In Kaffraria [eastern Cape] there were thirteen missions and eighty-one Scots missionaries, twenty-eight "native staff" and seventy-three day schools with 4,000 pupils ([in] a Christian community of 9,500). In the Transkei, fourteen missions, forty-five Scots missionaries, seventy-one African staff, 202 schools with 10,650 pupils ([in] a community of 17,712). And in Natal, five missions, eighteen Scots missionaries, eighteen African staff, 202 schools and 1,845 (and a community of 10,985).

By any standards this was a considerable achievement.


An assessment and conclusion

From this brief overview, we have noted a number of points which indicate the poor profile accorded to blacks in this area of mission history, despite individual significant contributions. Nonetheless, the special contribution of the educational establishments cannot be denied. Yet, Du Plessis (1911:365) has posed the question of the educational work eclipsing the evangelical purpose. This might be true if evangelism is seen as separate and distinct from education in the unfolding mission and certainly Christian teaching, and the expectation of conversion was not absent in places like Lovedale. Saayman (1996:33) points out that the dual purpose at Lovedale was to "civilise and christianise" and notes with Stewart's appointment as principal in 1870 that it "became more strictly Christian rather than secular in the education it offered" (Burchell 1979:15-18). It might be claimed that the education offered prepared young minds for a future that might not match their expectations given the developing political and economic situation.

So the eastern Cape mission fulfilled other purposes than the purely evangelical as it "early had an important position and influence which it has maintained throughout its history" (Lennox 1911:22). As in other places, "[t]he early Protestant missionaries to these places found themselves with great latitude and an initial store of goodwill. Some of them came to wield influence over vast domains, even while they made few tested converts ..." (Landau 2010:12). Mostert (1992:1006) claims that the missionaries:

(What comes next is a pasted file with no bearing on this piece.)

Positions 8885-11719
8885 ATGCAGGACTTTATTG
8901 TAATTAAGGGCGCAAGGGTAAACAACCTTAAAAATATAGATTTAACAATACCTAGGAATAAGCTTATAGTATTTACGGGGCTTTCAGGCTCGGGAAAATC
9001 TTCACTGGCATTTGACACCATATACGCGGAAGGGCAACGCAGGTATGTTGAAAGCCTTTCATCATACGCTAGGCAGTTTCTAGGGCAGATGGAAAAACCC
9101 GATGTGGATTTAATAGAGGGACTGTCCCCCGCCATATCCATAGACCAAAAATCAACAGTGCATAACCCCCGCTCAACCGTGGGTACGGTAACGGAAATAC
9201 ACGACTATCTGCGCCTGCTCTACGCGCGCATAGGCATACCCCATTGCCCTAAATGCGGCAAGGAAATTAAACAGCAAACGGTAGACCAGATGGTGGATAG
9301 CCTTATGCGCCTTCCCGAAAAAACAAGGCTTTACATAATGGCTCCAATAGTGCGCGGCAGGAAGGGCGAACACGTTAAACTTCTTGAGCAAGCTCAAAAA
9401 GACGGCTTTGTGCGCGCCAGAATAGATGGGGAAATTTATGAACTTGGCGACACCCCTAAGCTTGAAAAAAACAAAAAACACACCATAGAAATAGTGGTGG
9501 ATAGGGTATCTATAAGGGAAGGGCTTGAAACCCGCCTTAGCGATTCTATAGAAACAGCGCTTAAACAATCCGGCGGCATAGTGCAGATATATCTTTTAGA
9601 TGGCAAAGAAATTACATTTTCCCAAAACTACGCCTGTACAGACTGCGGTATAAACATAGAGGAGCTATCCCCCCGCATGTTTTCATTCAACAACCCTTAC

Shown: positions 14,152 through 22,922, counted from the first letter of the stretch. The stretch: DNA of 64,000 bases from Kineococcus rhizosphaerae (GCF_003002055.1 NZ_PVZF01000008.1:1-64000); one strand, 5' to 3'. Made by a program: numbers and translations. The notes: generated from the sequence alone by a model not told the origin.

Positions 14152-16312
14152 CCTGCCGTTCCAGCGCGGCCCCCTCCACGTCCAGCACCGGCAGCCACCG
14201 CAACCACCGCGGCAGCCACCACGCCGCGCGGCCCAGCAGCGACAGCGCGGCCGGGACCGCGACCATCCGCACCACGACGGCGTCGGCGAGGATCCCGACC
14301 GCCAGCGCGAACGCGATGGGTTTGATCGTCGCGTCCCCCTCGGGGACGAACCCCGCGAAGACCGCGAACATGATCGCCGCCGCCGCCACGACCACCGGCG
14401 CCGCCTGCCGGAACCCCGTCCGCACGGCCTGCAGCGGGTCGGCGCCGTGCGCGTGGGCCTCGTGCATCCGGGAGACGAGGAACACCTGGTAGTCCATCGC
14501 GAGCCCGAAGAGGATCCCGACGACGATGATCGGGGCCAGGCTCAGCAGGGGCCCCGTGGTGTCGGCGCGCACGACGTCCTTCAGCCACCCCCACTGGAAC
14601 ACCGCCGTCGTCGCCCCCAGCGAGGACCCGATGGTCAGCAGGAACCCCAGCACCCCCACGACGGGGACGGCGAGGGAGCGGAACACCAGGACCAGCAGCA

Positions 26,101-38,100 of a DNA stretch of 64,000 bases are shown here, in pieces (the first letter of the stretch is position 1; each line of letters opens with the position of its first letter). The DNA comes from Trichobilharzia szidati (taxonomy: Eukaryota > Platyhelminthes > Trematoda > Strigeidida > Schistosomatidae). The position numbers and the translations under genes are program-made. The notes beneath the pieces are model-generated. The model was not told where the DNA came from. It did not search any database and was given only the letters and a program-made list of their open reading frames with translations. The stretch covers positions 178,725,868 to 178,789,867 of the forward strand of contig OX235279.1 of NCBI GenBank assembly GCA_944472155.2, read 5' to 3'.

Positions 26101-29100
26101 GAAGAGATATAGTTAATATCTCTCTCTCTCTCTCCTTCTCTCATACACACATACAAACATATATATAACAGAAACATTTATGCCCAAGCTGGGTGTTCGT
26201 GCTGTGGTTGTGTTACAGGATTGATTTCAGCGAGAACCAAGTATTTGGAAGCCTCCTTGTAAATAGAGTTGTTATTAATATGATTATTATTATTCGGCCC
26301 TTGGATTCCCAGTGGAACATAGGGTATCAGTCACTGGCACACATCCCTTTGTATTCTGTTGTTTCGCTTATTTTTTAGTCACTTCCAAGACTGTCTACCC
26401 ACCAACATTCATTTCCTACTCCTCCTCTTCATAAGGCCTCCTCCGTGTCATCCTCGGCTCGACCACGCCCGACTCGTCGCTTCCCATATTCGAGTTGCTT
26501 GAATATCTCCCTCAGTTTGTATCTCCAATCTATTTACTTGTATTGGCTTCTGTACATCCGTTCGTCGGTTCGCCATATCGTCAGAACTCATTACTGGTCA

were a divided, tense, irritable and critical set, vigilant of one another's morals. But they were a brave people in coping with their disillusion as they struggled hard in their isolated circumstances without noticeable success, and little immediate prospect of any.

He (Mostert 1992:832-823) counsels us not to adopt too romantic view of the missionary enterprise for we have to place it in its European/African context:

The missionaries' view of the Xhosa was often indistinguishable from that of the colonists. The common missionary attitude towards the Xhosa had settled into one of severe and unqualified censure for their attack on the colonists, intensified disgust for most of their customs, and firm support for any colonial initiative that would help to stamp out the most offending of them .

Missionaries who arrived in the late 1830s and during the 1840s - and new faces were continually turning up on the Cape frontier - found a missionary establishment firmly settled within the conventions of colonial society and largely accepting that its place was there; it was an easily assimilable viewpoint and, almost to a man, the newcomers accepted it.

Victorian-age missionaries ... more interested in the practical business of conversion than in social disadvantage and inequality, in the number of souls harvested the guardianship of indigenous rights, helped to provide the scapegoats for the disabused idealism and frustrations of the failure with the Xhosa.

Yet, in spite of this negative critique,we have to acknowledge the efforts and sacrifices made by those missionaries who felt called to serve overseas often at great cost to themselves and their families. However, we may never know the extent to which black missionaries and Christians also suffered for having made the leap of faith, a leap that often led to estrangement from families, friends, lifestyles and cultures.